Why We Get High
“You dance like a black. It’s a compliment.” Connor (Michael Fassbender), watching from the kitchen door as Mia (Katie Jarvis) mimics the moves before her in an Ashanti and Ja Rule video, seems impressed. The girl is 15, sullen and skinny, but she works hard on her dancing, and to him, it shows. She’s seen a few videos, and so imagines that dancing will be her ticket out of the council flat where she lives with her miserable mother, Joanne (Kierston Wareing) and suitably confused younger sister Tyler (Rebecca Griffiths). Connor’s approval irks her in a kneejerk sort of way, but also confirms her guess that she has valuable skills.
That both Mia and Connor gauge this value by what they see on TV is no small irony. In Fish Tank, director Andrea Arnold’s follow-up to her mesmerizing Red Road, the primary and much-repeated point is that limited vision is costly. (Indeed, the views from windows recall Red Road‘s frequent, very similar shots.) As Mia first appears in the movie, rehearsing her dance steps alone, then looking out a window onto bleak council yard, then walks across the yard and across dilapidated streets, the camera hovers behind her. The view is close, her world is confined, and no matter how fast and furiously she walks, she has nowhere to go.
Mia’s constraints are derived from her mother’s, though neither would admit as much. An early scene intimates just how difficult their relationship has turned, as Mia looks out from her bedroom to see Joanne in the kitchen, herself dancing in her underwear, pleased after an apparently gratifying night with Connor. Mia, having revealed in a previous scene with her friends/classmates that she is a demanding judge of dancing, here apprises her mother silently, though her taut profile suggests she’s not pleased, though you can only guess whether she sees Joanne as a competitor, a good dancer or a bad one, or all of the above.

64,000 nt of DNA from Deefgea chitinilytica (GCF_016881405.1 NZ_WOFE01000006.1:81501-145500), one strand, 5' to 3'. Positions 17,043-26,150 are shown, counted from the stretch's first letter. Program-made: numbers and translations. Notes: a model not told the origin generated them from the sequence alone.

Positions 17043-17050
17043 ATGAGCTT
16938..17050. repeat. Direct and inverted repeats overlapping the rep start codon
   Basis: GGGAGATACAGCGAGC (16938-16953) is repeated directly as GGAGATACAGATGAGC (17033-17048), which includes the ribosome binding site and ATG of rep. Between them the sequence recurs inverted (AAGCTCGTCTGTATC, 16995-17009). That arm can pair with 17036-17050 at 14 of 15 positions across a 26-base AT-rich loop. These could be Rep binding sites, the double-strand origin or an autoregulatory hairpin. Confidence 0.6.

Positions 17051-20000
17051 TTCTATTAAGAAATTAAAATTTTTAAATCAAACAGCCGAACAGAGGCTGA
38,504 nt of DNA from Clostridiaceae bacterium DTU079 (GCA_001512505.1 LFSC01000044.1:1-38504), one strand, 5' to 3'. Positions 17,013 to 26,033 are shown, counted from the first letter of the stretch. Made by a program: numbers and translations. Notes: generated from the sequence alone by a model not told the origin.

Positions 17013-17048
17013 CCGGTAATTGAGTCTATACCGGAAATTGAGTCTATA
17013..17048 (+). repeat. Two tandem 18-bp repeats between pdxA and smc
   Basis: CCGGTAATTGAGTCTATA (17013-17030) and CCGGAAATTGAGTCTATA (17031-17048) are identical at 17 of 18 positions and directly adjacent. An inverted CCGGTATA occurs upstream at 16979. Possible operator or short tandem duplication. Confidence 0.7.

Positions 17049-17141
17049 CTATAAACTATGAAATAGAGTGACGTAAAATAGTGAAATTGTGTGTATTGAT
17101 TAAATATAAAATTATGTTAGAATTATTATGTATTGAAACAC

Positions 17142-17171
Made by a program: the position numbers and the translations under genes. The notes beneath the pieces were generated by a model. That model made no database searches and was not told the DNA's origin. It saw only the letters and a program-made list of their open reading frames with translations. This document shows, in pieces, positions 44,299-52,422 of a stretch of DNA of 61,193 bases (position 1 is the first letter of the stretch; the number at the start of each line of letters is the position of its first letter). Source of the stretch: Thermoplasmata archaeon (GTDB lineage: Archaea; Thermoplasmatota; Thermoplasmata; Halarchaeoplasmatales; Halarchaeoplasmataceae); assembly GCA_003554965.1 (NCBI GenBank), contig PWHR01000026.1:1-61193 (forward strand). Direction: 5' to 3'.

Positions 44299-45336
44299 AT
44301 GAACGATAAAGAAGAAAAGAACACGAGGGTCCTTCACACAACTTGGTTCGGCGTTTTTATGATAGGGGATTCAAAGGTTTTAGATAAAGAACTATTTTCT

As Fish Tank goes on to show, Mia sees her options poorly. If Joanne is a careless and frankly jealous mother, rejecting both Tyler and Mia as, essentially, too much trouble, Connor seems at first a supportive adult. He appears occasionally and then increasingly, inviting the girls along on a drive to the country, tending to a small but bloody injury to Mia’s ankle, eyeing her with a mix of fatherly (or maybe brotherly) affection and a yuckier sort of lust. Joanne misses these looks, willfully or not, and tends to pose her own angular form in ways that are less seductive than aggressive. Repeatedly and recklessly modeling abjection and desire, Joanne provides Mia with multiple reasons to want out. That said, Mia is reluctant to take up the choice Joanne offers—a referral unit, for kids the state deems in need of structure. (Tyler articulates the basic trouble with this option, as “full of spastics and idiots, those places.”)
Outside the flat, Mia finds a big fat metaphor for her sense of self, a scrawny gray horse chained to a rock in a trailer park. After an unsuccessful attempt to free the animal—she slams the chain with a brick, the camera heaving up and down to follow her effort—she returns to see the horse. At first she’s assaulted by a set of thuggish brothers who claim to own the horse, then she meets a younger brother, Billy (Harry Treadaway), who protests the horse’s emaciation is “not what you think.” It’s old, he explains, and they do feed it. Mia is inclined to disbelieve, and also to seek friendship even with boys who live in trailers. But their “dates” are predictably premised on drinking and pilfering (car parts) and having sex, none of it interesting, except when she can flaunt her “bad” (expected and typical) behavior in front of Joanne and Connor.
When Connor encourages Mia to follow up on a “dream” of hers, namely, to mail out a recording of herself dancing in order to get an audition, the film looks almost to be leaning into Save the Last Dance‘s territory. Mia’s talents and his interests seem to come together when he introduces her to Bobby Womack’s cover of “California Dreaming,” which she takes to heart and uses to choreograph her audition dance. He also lends her a video camera to make the recording, leading to some striking imagery, screens that recall the windows and mirrors and doorways that confine all Mia’s views, even as she creates the image inside this frame.
In fact, Mia misreads most everything in front of her, from Ashanti to Connor (she may have her mother’s shortcomings right, or at least the movie implies as much). And so Mia is bound to be disappointed and respond to that disappointment naïvely, her rage quite frighteningly directed at a much younger girl, another rather obvious metaphor who appears in a cheap princess dress. She’s a girl Mia might have wanted to be but can’t identify with—until they are both afraid, desperately and quite brutally.
But even as the film tells a familiar story, it does so in striking, visually resonant ways. The mobile frame is always slightly off, as Mia misunderstands and as she also eludes understanding. Her surroundings are bleak, the sky gray, the sidewalks broken. That she’s unable to articulate most of what she wants, or can only phrase it in terms she’s seen elsewhere. This is the film’s most effective strategy, to indict images that inculcate desire in images that do not.